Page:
Expanded geographic distribution and dietary strategies of the earliest Oldowan hominins and Paranthropus

Thomas W. Plummer, James S. Oliver, Emma M. Finestone, Peter W. Ditchfield, Laura C. Bishop, Scott A. Blumenthal, Cristina Lemorini, Isabella Caricola, Shara E. Bailey, Andy I.R. Herries, Jennifer A. Parkinson, Elizabeth Whitfield, Fritz Hertel, Rahab N. Kinyanjui, Thomas H. Vincent, Youjuan Li, Julien Louys, Stephen R. Frost, David R. Braun, Jonathan S. ReevesEmily D.G. Early, Blasto Onyango, Raquel Lamela-Lopez, Frances L. Forrest, Huaiyu He, Timothy P. Lane, Marine Frouin, Sébastien Nomade, Evan P. Wilson, Simion K. Bartilol, Nelson Kiprono Rotich, Richard Potts

    Research output: Contribution to journalArticlepeer-review


    The oldest Oldowan tool sites, from around 2.6 million years ago, have previously been confined to Ethiopia’s Afar Triangle. We describe sites at Nyayanga, Kenya, dated to 3.032 to 2.581 million years ago and expand this distribution by over 1300 kilometers. Furthermore, we found two hippopotamid butchery sites associated with mosaic vegetation and a C4 grazer–dominated fauna. Tool flaking proficiency was comparable with that of younger Oldowan assemblages, but pounding activities were more common. Tool use-wear and bone damage indicate plant and animal tissue processing. Paranthropus sp. teeth, the first from southwestern Kenya, possessed carbon isotopic values indicative of a diet rich in C4 foods. We argue that the earliest Oldowan was more widespread than previously known, used to process diverse foods including megafauna, and associated with Paranthropus from its onset.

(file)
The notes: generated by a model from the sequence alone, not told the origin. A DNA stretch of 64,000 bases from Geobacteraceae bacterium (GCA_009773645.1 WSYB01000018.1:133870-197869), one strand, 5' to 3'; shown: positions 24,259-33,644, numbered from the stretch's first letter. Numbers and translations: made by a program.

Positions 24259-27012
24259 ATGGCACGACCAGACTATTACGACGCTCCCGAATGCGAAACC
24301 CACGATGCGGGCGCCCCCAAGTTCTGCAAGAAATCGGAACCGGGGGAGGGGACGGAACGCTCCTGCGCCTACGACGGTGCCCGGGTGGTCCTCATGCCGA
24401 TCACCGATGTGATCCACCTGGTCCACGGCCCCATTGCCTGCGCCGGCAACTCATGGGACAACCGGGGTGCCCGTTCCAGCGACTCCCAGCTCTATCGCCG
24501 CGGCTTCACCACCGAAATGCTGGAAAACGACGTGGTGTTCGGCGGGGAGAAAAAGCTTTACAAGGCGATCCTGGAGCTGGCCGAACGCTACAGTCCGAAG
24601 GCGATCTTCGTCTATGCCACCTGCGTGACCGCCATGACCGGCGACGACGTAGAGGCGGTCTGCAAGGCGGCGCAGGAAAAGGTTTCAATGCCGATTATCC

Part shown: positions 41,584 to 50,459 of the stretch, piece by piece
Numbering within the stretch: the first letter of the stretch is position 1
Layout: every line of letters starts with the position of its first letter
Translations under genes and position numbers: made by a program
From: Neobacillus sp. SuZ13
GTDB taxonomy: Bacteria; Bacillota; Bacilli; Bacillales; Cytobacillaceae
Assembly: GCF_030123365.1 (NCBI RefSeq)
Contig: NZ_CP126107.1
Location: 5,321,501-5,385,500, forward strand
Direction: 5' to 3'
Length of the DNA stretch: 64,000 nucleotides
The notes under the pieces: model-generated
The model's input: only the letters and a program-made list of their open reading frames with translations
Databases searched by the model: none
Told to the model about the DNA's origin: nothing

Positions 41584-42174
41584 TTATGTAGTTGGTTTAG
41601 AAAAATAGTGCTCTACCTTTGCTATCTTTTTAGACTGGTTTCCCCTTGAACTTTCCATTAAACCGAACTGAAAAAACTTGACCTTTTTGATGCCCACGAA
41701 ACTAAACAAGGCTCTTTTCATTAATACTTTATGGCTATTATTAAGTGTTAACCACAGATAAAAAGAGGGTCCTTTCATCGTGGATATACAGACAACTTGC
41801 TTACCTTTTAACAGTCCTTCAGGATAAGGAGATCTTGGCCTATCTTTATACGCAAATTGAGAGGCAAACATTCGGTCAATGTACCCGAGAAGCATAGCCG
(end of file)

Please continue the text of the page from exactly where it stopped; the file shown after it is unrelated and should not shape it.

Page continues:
Original languageEnglish (US)
    Pages (from-to)561-566
    Number of pages6
    Issue number6632
    StatePublished - Feb 10 2023

    ASJC Scopus subject areas

    • General


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